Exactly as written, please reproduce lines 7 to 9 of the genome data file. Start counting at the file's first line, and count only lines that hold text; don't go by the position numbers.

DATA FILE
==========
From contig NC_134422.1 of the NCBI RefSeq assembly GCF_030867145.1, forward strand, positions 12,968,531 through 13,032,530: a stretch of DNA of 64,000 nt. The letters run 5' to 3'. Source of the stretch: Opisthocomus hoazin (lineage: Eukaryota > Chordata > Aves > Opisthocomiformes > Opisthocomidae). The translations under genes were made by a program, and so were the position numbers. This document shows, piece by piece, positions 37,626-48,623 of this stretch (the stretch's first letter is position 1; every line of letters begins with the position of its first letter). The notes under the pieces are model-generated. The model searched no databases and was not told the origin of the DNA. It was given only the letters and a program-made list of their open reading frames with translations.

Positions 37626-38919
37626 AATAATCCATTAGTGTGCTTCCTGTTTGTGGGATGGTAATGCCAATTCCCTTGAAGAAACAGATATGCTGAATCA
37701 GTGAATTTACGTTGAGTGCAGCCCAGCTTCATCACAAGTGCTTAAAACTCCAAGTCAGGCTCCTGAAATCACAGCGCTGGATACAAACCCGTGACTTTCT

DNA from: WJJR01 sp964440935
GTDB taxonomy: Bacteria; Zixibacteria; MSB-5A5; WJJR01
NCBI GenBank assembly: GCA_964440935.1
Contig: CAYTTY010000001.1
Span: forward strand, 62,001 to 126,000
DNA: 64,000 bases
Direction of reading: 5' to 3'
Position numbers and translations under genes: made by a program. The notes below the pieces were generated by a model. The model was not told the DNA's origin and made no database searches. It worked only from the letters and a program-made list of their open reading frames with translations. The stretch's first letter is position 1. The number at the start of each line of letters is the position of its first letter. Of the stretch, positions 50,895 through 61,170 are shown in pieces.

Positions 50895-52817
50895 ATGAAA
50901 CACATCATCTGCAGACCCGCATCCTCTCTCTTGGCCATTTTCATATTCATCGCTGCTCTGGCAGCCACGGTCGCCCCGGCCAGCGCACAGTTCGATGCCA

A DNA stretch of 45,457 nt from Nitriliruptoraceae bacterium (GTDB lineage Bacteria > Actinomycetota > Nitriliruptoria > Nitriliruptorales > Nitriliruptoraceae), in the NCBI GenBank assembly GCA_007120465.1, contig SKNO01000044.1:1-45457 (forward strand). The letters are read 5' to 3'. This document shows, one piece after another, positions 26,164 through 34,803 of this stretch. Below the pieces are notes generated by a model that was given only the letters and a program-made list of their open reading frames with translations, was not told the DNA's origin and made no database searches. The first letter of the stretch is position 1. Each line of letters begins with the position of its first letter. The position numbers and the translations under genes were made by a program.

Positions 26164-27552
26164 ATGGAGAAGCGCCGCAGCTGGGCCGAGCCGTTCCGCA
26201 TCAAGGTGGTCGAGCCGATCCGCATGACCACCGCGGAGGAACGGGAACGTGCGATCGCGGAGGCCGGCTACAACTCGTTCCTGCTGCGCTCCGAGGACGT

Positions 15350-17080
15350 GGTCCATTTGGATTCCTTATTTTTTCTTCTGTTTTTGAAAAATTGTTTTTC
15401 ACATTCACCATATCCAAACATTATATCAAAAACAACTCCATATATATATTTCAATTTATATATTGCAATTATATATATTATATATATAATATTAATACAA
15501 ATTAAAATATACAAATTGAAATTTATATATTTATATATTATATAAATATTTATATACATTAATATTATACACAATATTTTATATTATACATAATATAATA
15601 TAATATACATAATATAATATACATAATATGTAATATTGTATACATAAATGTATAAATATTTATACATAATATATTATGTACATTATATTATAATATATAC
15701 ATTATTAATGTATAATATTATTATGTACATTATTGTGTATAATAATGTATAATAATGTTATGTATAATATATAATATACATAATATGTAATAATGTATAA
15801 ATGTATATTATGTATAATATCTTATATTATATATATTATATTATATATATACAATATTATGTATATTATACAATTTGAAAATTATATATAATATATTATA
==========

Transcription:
NCBI GenBank assembly: GCA_964440935.1
Contig: CAYTTY010000001.1
Span: forward strand, 62,001 to 126,000